Whenever I was able to put the the ever present risk of third degree burns out of my mind, there were two things that fascinated me about "News Review". One was the bags under Peter Woods' eyes. The other was the subtitling for the deaf and hard of hearing. It was in a strange but fascinating style of writing you only ever saw on the BBC.
The best thing about News Review was the subtitles
Adding to the mystique, there was also a huge illuminated transparency (about a meter by a meter and a half) of Jan Leeming from "News Review" with this subtitling below the charts in my opticians in Crewkerne that was used for testing people's distance vision.
The subtitling was created by a system developed in-house by the BBC called ANCHOR. The BBC used Anchor for everything from General Elections to "computer readouts" on episodes of Doctor Who to superimposing "MERRY CHRISTMAS FROM BBC-2" on the test card.
Perhaps the reason I remember ANCHOR with such affection was that it heralded cricket being rained off, which freed up our family's only television for programmes aimed at human beings with some concept of boredom.
Richard Russell, a BBC engineer and BBC Microcomputer legend remembered the ANCHOR system as follows:
ANCHOR was a largely *analogue* character generator, developed before digital technology was capable of such things, and as such was pretty remarkable. An attempt was made to develop a proportional-spaced ANCHOR - I remember seeing it being worked on - but I think it never got beyond the laboratory stage because it was so complex.However, Bob Richardson, one of the BBC's graphic designers at the time remembered it less than fondly:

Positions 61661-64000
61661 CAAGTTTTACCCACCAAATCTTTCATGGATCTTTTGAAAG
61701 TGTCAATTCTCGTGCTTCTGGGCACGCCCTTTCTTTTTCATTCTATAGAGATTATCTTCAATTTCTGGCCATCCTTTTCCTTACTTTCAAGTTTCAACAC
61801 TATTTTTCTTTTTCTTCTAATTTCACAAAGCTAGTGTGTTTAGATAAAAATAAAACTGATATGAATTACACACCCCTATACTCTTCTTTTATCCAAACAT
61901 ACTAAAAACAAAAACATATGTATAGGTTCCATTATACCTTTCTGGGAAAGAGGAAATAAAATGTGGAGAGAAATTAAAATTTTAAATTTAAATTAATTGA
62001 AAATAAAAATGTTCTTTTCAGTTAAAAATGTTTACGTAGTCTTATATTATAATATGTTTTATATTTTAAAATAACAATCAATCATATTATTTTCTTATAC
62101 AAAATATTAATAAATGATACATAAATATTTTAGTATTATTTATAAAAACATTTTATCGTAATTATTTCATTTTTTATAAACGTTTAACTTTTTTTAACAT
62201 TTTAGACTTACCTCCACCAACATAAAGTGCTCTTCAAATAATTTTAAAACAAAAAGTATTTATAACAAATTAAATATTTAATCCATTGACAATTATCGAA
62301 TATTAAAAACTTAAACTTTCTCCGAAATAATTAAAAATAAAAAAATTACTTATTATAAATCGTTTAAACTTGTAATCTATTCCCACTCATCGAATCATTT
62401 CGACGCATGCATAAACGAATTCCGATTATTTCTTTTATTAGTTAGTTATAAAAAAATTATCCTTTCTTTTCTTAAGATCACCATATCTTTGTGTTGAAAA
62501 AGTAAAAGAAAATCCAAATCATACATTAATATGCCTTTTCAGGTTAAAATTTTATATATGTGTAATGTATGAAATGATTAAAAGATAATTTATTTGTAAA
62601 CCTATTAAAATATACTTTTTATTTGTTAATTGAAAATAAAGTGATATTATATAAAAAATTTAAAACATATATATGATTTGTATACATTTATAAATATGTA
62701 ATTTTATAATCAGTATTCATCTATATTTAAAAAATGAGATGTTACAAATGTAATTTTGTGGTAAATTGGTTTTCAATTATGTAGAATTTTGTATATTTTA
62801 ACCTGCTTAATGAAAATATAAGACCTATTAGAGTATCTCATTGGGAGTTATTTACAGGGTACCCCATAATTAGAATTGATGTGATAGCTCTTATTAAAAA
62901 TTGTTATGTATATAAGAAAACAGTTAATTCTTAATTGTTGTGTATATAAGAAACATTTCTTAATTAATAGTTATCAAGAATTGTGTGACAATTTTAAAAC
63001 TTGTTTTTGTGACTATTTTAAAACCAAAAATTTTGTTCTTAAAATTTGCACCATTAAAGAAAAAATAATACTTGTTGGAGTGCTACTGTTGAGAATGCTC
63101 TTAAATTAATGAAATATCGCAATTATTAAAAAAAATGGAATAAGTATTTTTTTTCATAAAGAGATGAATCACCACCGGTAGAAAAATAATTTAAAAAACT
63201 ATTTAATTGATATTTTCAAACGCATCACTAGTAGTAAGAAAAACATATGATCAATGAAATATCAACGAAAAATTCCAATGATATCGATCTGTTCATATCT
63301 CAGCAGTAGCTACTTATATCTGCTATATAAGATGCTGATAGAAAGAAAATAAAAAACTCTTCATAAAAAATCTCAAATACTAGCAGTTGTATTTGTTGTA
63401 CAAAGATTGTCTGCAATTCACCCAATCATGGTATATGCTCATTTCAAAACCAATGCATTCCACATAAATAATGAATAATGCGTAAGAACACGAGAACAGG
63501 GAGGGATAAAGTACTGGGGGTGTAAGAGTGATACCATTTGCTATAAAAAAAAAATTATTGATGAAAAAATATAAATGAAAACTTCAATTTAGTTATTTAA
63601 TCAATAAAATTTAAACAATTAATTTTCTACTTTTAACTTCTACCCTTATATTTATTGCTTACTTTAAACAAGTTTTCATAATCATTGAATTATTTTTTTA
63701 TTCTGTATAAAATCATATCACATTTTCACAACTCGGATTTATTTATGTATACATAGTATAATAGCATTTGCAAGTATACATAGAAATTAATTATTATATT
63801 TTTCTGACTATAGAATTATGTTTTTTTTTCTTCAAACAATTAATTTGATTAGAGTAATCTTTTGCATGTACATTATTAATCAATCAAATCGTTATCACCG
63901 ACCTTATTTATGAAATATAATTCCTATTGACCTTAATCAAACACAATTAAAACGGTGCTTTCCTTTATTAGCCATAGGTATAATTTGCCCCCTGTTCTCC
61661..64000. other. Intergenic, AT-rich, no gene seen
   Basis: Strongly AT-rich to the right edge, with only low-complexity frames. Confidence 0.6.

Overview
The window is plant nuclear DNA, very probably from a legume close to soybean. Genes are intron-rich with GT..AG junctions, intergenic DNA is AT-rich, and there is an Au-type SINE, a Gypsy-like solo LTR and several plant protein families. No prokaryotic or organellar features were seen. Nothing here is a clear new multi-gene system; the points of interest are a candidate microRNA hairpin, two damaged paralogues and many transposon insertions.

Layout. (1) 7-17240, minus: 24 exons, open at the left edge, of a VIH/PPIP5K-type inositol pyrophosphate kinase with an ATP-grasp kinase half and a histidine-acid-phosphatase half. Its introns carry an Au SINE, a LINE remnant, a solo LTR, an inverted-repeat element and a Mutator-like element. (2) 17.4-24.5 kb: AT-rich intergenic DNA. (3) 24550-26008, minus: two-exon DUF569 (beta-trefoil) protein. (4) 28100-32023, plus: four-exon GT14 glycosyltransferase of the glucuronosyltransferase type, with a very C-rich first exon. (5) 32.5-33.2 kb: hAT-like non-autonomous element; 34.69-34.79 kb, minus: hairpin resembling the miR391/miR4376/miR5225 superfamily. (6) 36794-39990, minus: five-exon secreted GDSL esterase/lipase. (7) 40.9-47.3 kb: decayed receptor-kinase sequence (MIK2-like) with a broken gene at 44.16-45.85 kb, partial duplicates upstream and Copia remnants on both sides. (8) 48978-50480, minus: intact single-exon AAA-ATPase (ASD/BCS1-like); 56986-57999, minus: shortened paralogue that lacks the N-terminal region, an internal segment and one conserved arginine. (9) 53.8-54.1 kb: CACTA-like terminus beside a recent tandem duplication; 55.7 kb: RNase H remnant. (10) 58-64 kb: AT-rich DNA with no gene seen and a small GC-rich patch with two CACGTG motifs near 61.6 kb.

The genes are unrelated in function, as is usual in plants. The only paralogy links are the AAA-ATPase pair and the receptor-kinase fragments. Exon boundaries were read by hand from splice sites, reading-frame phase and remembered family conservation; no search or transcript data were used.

Richard Russell - retrieved 14 July 2008
ANCHOR was a truly dreadful piece of kit. It was "free" to BBC productions (no internal charge was made for it) but nobody wanted it. Only Pres used it on occasions to give close-of-play cricket scores. Pres had one ANCHOR machine in the main BBC1/BBC2 editorial area on the 4th floor at TVC and the other sat in Vision Maintenance on the 2nd floor under a dustsheet. It didn't get out much. ANCHOR used a monospaced face and had an 82 character set. It... ...had been around since the Moon Landing in 1969. The keying was also pretty crap.I'd always wanted to create an ANCHOR typeface for myself so when, in early 2006, my friend Rory Clark managed to recover a complete edition of "News Review" with Peter Woods and a BBC 2 News summary with Joan Bakewell from a Philips N1500 cassette I was in luck. Both programmes had used ANCHOR to produce subtitles for the deaf and hard of hearing. I took screenshots of every page of ANCHOR text and luckily managed to get every character between those two programmes.
Bob Richardson - retrieved 14 July 2008
Nowadays, instead of going to all that trouble, I could have simply downloaded BBC Engineering Monograph 84 off of the internet!
I created each character in Macromedia Flash and then imported them into Macromedia Fontographer. This was quite an exciting project at the time as it was the first font I'd ever created.
The end result (a truetype font file) worked rather well, and I'm glad to say it was put to good use by the late Simon Luxton who produced some rather interesting applications of ANCHOR that he remembered seeing as a child. Here is a picture I made for Simon - click to enlarge:
Peter Woods with that bloke off the Nationwide pantos
If you use the font at 41 points on a screen that's 788 x 576 pixels in height then you'll get an end result identical in size to the size seen on screen.
I've now licensed my ANCHOR font under CC-BY-SA and it's available to download from here.